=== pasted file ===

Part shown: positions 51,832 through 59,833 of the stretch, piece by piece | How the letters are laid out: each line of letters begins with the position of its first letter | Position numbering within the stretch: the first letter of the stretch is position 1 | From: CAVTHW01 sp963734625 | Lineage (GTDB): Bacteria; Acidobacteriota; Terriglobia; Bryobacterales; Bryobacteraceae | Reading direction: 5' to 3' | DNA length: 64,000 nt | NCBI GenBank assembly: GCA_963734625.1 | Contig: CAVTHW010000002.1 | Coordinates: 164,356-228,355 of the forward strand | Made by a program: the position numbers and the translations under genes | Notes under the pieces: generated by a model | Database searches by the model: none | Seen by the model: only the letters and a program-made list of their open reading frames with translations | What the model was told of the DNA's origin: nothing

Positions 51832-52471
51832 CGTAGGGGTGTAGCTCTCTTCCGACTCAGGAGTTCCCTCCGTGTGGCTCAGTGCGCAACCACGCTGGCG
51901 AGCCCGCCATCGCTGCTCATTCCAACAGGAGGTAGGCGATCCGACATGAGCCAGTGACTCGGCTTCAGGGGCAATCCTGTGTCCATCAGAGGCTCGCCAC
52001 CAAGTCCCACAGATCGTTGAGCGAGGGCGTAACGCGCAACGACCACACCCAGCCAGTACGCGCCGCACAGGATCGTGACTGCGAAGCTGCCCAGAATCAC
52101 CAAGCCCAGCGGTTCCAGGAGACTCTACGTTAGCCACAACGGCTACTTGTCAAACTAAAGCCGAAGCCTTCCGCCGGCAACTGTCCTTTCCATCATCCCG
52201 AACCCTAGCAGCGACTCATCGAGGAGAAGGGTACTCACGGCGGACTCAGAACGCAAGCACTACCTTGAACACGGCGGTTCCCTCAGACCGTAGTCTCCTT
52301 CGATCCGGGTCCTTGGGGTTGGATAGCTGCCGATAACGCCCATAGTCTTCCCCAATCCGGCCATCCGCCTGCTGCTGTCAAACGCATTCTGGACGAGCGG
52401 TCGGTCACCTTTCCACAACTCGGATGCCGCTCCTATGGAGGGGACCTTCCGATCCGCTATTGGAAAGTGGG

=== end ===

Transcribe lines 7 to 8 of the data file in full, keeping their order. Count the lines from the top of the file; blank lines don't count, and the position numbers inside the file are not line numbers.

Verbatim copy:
52201 AACCCTAGCAGCGACTCATCGAGGAGAAGGGTACTCACGGCGGACTCAGAACGCAAGCACTACCTTGAACACGGCGGTTCCCTCAGACCGTAGTCTCCTT
52301 CGATCCGGGTCCTTGGGGTTGGATAGCTGCCGATAACGCCCATAGTCTTCCCCAATCCGGCCATCCGCCTGCTGCTGTCAAACGCATTCTGGACGAGCGG